By ANGUS LOTEN
"Take Two" is an ongoing series about first-time business owners over 50 by Angus Loten, a small-business reporter for the Wall Street Journal.
Name: Reynolds Corea
Former Job: Outsourcing executive, Accenture Plc.
Transition Job: Chik-Fil-A Server
Like a growing number of baby boomers, Reynolds Corea turned to a franchise consultant when he went looking for a ready-made business to buy -- though not before testing the waters on his own. A 51-year-old outsourcing executive at Accenture with more than 20 years experience, and nearly $500,000 in an individual retirement account, Corea was confident he had the skills and resources to be his own boss. He just wasn't sure where to start looking.
Today, there are more than 3,000 different franchise brands on the market, together overseeing more than 790,000 locations across the country, industry figures show. Those numbers are expected to grow by 2.5% this year, up from 0.3% in 2010, the International Franchise Association reports. Franchise consultants help budding franchisees find the right one, based on an assessment of their finances, business experience and personal goals. In exchange, they charge between 30% to 40% of the franchiser's one-time fee for launching a new location, which can be upwards of $80,000, depending on the chain. Though the service is free for prospective franchisees, only about a third seek professional help, consultants say.
Instead many just dive right in. Laid off at the height of the financial crisis, Corea immediately started working at a local Chik-fil-A outlet, serving chicken and biscuits for $10 an hour in order to get a "better feel for the business" before committing to an investment -- even if it meant cleaning out a few grease traps. "Getting laid off gave me a chance to step back and figure out what I wanted to do with my life, and I wasn't in a hurry to join another big corporation," says Corea, who lives outside Philadelphia with his wife and two college-age children. Yet, what began as a research project stretched into a nine-month job behind the counter at a fast-food chain he eventually decided wasn't for him. "It was a humbling experience," the former Fortune 500 executive, who had made $200,000 a year, says of mopping floors and closing up the Chik-fil-A late into the night.
Part coach, part therapist, franchise consultants offer the kind of guidance and legwork that might have saved Corea a lot of time and effort. "I've seen prospects ride along with a franchiser for a day or two to get a feel for the business," says Christine Friedberg, a sales and innovation director at FRANdata, an Arlington, Va.-based franchising market research group. She admits getting the picking the right franchise isn't easy and that mistakes can lead to trouble. About 5% of franchises fail in their first year, an often-cited Commerce Department study found, though experts say the actual figure is likely higher. Depending on the franchise, as many as 70% of government-backed loans to franchisees went bad last year, Small Business Administration lending data shows. With franchisers now in industries such as food service, retail, consumer services, business-to-business and more, choosing can be a gamble.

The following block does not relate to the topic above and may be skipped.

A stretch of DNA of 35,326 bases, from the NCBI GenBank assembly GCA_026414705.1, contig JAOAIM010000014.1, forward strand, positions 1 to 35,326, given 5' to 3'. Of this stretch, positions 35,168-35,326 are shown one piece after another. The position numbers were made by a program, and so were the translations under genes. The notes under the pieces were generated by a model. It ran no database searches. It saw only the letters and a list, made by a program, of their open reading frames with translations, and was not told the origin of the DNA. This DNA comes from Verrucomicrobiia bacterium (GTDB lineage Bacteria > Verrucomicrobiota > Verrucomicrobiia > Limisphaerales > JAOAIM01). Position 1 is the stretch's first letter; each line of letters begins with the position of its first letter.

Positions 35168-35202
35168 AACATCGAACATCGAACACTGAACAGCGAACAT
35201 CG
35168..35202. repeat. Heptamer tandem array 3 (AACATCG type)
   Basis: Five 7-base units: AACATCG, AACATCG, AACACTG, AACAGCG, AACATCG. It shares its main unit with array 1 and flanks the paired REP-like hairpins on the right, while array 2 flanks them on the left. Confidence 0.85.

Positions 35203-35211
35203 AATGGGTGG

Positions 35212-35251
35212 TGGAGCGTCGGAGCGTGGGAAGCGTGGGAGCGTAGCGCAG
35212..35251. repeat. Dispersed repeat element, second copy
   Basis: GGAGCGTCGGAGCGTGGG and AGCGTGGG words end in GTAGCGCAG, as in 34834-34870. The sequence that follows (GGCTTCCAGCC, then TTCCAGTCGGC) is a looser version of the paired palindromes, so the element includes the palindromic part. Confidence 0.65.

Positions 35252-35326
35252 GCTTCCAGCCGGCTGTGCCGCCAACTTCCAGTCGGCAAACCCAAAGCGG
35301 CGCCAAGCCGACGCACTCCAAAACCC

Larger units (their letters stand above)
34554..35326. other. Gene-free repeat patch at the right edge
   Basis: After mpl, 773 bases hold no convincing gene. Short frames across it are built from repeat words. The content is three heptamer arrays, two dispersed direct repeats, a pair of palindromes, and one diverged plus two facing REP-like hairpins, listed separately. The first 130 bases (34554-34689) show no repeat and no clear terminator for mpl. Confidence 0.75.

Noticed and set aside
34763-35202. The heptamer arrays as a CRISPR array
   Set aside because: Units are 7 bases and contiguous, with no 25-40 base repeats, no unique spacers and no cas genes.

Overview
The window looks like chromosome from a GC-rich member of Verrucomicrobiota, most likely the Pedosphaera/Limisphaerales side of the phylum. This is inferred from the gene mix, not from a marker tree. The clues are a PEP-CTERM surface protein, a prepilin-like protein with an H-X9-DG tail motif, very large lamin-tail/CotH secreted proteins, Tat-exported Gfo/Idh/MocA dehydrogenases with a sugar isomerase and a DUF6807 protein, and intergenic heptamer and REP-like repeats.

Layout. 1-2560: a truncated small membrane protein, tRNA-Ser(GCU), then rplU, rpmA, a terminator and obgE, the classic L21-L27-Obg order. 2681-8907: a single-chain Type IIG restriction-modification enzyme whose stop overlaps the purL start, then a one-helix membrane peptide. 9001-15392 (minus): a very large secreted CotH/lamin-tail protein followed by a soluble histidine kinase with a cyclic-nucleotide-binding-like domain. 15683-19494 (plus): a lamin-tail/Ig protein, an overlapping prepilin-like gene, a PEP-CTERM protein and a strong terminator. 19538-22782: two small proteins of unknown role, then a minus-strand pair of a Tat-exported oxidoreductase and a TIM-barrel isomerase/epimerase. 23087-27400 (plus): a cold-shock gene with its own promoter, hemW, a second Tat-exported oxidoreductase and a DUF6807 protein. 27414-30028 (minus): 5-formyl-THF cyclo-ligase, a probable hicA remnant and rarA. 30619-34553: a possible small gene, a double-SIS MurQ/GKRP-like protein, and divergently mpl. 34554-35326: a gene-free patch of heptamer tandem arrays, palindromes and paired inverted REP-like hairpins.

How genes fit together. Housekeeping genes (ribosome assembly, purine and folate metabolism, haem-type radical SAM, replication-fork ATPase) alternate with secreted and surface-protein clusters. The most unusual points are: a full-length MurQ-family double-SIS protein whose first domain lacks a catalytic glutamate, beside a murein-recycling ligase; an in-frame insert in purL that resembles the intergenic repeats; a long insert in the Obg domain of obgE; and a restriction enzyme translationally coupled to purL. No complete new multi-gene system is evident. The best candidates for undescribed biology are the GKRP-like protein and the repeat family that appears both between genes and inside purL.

"There are just a myriad of opportunities," says Mike Waller, a franchise consultant based in the Chicago metro area. He admits would-be clients are often suspicious of the dual role played by consultants in representing both the buyer and the seller -- not unlike a real estate agent. And with ramped up competition, it's never been more tempting to sell a client on a big-name brand for a quick fee. Yet Waller says it's in the best interest of a consultant to send only high-quality leads to franchisers that stand a good chance of converting into sales -- not only to get paid, but also to foster a mutually beneficial relationship with those brands over time.
And that relationships doesn't have to create a conflict, Waller says: "The last thing I want to do is burn someone by sending them a bad lead." For consultants, that means not only making an accurate assessment of a client's business strengths and weaknesses, but also their broader goals for work-life balance and retirement, he says. "I try to identify what people are looking for, what they really do well and what they want to get out of it."
Still, in developing a strong network of brands, consultants risk limiting the options they make available to their clients, who need to be vigilant about doing their own research and bringing other opportunities to the table, Friedberg adds.
After nine months at Chik-fil-A, Corea started working with a franchise consultant who presented him with a list of alternatives based on his skills and goals. These included sales, marketing and client relationships, along with a sense of community service. In the end, Corea rolled over his IRA to pay an $80,000 fee for a BrightStar outlet, the senior home-care service chain with more than 130 locations nationwide. Launched four months ago, and with an initial operating cost of about $200,000, Corea currently has two full-time employees and 10 part-time caregivers, with more positions expected as the business grows in the months ahead, he says.
"It was definitely less stressful at Chik-fil-A, but I'm thriving with BrightStar," Corea says, citing a larger role in marketing and client interaction. "It took a long time to decide the restaurant was not a good fit for me. My wife kept asking, 'Do you see yourself selling chicken?'"
The answer was no, but it took the outside perspective of a consultant to see that, Corea says.